It is 5.30pm on a Tuesday. Ali Simira calls Bunge sitting to order.
Mr Simira is the Chairman of Kisumu Central Square Bunge. Bunges are informal forums where community members converge to discuss issues facing them.
For a long time, many people have dismissed these forums. Some have christened them idling points where jobless men converge to pass time with endless politicking.
But this narrative has since changed.
In Kisumu County, there are 27 active Bunges. Twelve of the Bunges are located within Kisumu Central Constituency which covers the urban areas of Kisumu City.
Central Square is one of the most active Bunges in the country. On this day, Central Square has three agendas to discuss.
One is the planned demonstrations by Azimio Coalition over the high cost of living. Participants get a chance to speak in turns.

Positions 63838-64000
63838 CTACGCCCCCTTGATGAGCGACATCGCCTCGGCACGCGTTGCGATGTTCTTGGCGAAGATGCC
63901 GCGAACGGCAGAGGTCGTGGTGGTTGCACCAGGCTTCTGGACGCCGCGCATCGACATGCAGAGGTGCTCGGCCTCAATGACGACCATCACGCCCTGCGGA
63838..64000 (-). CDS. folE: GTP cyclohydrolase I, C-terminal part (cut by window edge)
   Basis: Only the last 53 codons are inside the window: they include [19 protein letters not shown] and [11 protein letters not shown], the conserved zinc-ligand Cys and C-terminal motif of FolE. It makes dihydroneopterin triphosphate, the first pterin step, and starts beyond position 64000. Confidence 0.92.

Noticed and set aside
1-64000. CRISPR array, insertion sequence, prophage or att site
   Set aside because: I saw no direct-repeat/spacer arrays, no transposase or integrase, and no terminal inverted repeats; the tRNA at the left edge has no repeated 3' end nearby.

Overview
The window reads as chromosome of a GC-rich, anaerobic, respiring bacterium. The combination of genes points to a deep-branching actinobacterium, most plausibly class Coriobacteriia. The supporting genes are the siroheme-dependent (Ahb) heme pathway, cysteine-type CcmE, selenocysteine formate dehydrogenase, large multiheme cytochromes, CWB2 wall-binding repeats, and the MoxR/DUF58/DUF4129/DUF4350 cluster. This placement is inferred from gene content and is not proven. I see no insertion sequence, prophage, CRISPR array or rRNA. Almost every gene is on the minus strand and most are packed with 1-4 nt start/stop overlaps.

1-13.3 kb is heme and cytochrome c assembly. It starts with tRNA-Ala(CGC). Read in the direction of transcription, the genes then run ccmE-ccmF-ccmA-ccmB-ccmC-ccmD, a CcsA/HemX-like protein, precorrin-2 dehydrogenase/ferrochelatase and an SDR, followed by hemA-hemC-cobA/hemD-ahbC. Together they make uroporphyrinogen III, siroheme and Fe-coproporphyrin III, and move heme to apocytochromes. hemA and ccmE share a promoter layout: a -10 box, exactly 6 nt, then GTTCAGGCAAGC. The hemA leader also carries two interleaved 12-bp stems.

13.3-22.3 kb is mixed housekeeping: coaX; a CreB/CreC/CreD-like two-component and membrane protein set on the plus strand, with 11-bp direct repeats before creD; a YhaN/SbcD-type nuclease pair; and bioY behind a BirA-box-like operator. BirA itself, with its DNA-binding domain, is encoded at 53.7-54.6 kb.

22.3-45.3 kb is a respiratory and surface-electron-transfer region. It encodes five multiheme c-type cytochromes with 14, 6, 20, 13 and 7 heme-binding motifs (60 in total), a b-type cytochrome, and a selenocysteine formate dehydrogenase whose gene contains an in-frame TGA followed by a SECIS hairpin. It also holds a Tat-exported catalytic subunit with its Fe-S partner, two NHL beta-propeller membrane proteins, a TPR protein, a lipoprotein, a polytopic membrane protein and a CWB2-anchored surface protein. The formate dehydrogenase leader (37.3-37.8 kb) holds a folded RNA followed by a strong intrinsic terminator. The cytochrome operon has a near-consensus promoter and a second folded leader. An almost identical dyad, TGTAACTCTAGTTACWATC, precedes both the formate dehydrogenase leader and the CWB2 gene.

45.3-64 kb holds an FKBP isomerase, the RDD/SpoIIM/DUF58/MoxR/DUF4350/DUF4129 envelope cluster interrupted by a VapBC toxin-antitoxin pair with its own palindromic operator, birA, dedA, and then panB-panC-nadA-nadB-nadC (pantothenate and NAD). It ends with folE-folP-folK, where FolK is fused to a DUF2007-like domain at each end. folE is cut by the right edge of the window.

They discuss the probable impacts of the planned mass action, and how to approach in.
Through this forum, we are able to come up with solutions to a number of issues facing our peopleAli Simira
Another agenda is the confusion facing the Competency Based Curriculum (CBC).
It is that time Grade Six pupils are transitioning to Junior Secondary School (JSS), and many parents are in dilemma following the confusion surrounding the new system of education.
Here, the most informed Bunge members, armed with policy write ups and newspaper cuttings help with interpretation of the unclear issues.
The third agenda is the visit by United States First Lady, Dr Jill Biden to Kenya.
Some feel the visit is aimed at swaying the country to face West for financial help at the time Kenya is struggling with high foreign debts.
“We do not just sit here with nothing to discuss,” says Simira.
“Through this forum, we are able to come up with solutions to a number of issues facing our people,” he adds.